Automated Download and Installation for the Windows Assessment and Deployment Kit (ADK)

Since I am going install the ADK on several clients and servers, I decided to automate that process based on the information found in the MSDN article Installing the Windows ADK

Because downloading all the ADK sources from the Microsoft web can take a while, the first task is to only download them and save the locally.

  1. Create a folder on your local drive, let’s say C:\DATA\ADKSETUP
  2. Then download the ADKSETUP.EXE from the Microsoft download page here and store it into C:\DATA\ADKSETUP (Note that this link will change once the RTM version is released).
  3. Create a batch file called ADK_Download.cmd that has the following content:

    @ ECHO OFF
    cd %~dp0 
    adksetup.exe /quiet /installpath %~dp0  /layout %~dp0

  4. Then launch the script with elevated rights and wait for the download to complete.


When the ADK setup tool has downloaded all sources, you will find a new folder called Installers and a file called UserExperienceManifest. According to my findings, when the UserExperienceManifest file exists, the ADKSetup.exe assumes that the sources are downloaded and available in the Installers folder. To see the difference in behavior launch ADKSETUP.EXE with and without the file being present.

Now that we have the installation sources stored locally we can install the ADK on any client or server offline. ADKSETUP.EXE provides several installation options that are explained in detail here (go to section ADKSetup.exe Command-Line Syntax) or just launch ADKSEUP.EXE /?

For installing all features included in the ADK do the following:

  • Create a batch file called adk_install.cmd and add the following content:

    @ ECHO OFF
    cd %~dp0 
    adksetup.exe /promptrestart /ceip on /quiet /installpath "c:\program files (x86)\Windows Kits\8.0" /features +

If you only want to install one or more specific features, then only specify those after the /features option.

  • Create a batch file called adk_install_winpe.cmd and add the following content:

    @ ECHO OFF
    cd %~dp0 
    adksetup.exe /promptrestart /ceip on /quiet /installpath "c:\program files (x86)\Windows Kits\8.0" /features OptionId.WindowsPreinstallationEnvironment

For a complete list of all available features run ADKSETUP.EXE /LIST











Well and of course what gets installed sometimes must be removed, so to uninstall the ADK just run the following command:

adksetup.exe /promptrestart /ceip on /quiet /uninstall

Have a great day.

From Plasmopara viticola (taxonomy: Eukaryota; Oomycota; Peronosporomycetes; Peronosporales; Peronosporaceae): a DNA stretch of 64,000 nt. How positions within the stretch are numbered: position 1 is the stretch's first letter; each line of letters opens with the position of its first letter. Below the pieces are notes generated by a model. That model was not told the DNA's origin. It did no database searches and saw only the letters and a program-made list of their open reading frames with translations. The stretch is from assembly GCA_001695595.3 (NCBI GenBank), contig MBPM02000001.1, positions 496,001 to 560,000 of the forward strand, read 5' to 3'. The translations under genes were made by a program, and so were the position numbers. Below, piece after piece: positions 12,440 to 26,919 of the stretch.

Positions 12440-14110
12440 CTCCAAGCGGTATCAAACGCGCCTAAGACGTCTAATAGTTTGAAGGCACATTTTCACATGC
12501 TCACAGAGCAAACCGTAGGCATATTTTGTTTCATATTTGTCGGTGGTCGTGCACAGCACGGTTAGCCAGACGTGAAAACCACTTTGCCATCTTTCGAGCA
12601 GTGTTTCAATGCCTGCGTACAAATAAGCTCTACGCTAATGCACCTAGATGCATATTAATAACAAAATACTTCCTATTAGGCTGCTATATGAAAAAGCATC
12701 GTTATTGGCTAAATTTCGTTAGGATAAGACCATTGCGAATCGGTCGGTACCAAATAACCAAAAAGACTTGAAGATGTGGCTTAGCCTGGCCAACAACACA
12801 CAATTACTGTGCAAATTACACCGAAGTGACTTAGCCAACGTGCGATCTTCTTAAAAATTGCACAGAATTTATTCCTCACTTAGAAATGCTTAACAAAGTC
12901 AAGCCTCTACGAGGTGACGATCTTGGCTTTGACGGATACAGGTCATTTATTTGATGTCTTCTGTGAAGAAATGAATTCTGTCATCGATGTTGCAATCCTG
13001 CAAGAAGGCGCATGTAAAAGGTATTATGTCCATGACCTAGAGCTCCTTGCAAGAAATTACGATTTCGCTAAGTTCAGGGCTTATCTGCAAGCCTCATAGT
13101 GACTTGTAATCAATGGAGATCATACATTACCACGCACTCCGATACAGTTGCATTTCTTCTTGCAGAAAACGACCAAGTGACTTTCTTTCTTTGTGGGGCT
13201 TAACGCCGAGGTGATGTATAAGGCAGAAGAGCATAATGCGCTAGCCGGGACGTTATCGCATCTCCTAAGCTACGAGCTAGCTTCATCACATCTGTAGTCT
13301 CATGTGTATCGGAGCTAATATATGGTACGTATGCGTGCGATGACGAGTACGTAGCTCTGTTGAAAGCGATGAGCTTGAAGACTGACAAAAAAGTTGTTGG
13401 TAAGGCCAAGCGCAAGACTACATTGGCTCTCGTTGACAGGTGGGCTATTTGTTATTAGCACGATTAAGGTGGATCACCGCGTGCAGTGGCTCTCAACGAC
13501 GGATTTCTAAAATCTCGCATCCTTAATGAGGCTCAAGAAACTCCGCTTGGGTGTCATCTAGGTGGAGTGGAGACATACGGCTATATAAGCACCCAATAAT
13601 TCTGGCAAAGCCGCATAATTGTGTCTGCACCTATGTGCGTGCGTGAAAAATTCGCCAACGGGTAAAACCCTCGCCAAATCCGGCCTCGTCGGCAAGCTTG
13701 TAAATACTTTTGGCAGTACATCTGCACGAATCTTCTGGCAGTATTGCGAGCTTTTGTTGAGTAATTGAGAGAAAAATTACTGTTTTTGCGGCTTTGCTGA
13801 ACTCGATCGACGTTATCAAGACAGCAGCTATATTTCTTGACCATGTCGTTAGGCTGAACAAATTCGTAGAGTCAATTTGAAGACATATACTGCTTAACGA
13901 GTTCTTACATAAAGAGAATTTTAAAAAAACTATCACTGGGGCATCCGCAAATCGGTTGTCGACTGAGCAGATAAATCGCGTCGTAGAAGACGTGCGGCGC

How to register a custom Assessment Job within the Windows Assessment Console

In the Scaling And Extending Windows Assessments To Improve System Quality (Part I & II) presentation shown at the //BUILD conference in September Jason Cohen a Senior Software Development Engineer at Microsoft demonstrated how to create a custom Assessment job using a Ping test as example.

Excited about the idea of extending the Windows Assessment Console with self-defined tests, I have since spend quite some time reading the related documentation on MSDN. I can imagine that one day I would be able to automate a large amount of system validation and certification tests that nowadays are performed manually or with individual scripts can be fully integrated into the Assessment Console that not only takes care of the automation but also provides a nice reporting interface.

When you have the ADK installed,. you find all of the pre-defined Assessments stored under the folder C:\Program Files (x86)\Windows Kits\8.0\Assessment and Deployment Kit\Windows Assessment Toolkit.

  • Content based Assessments
  • Energy
  • Memory Assessments
  • Windows Core Assessments

When opening one of these *.asmtx files you will notice that the files have an XML Syntax, a complete overview can be found in the AXE Schema Reference on MSDN However I guess at very first moment the average Tech guy (like me) will be overwhelmed by the vast number of Elements that can be used for the Assessment, Job and Result manifests.

I initially tried to reverse engineer some things, but had poor results and unfortunately there aren’t any examples posted on MSDN yet, so I decided to drop Jason an e-mail if he could pass on the Ping Test example he had used for demonstration purposes in his Demo. A few days later he  kindly responded and send me the Ping-Test files. I was then able to register it within the Assessment Console and it also provided me with a basis to create my first own assessment called Folder-Test which isn’t perfectly complete, but gives an idea of what can be done further.

Now let me guide you through the process of registering a custom Assessment job.

  1. Download the samples I have stored here
  2. Create a folder called CustomAssessments under C:\Program Files (x86)\Windows Kits\8.0\Assessment and Deployment Kit\Windows Assessment Toolkit\ and copy all the files provided in the samples ZIP file into this folder.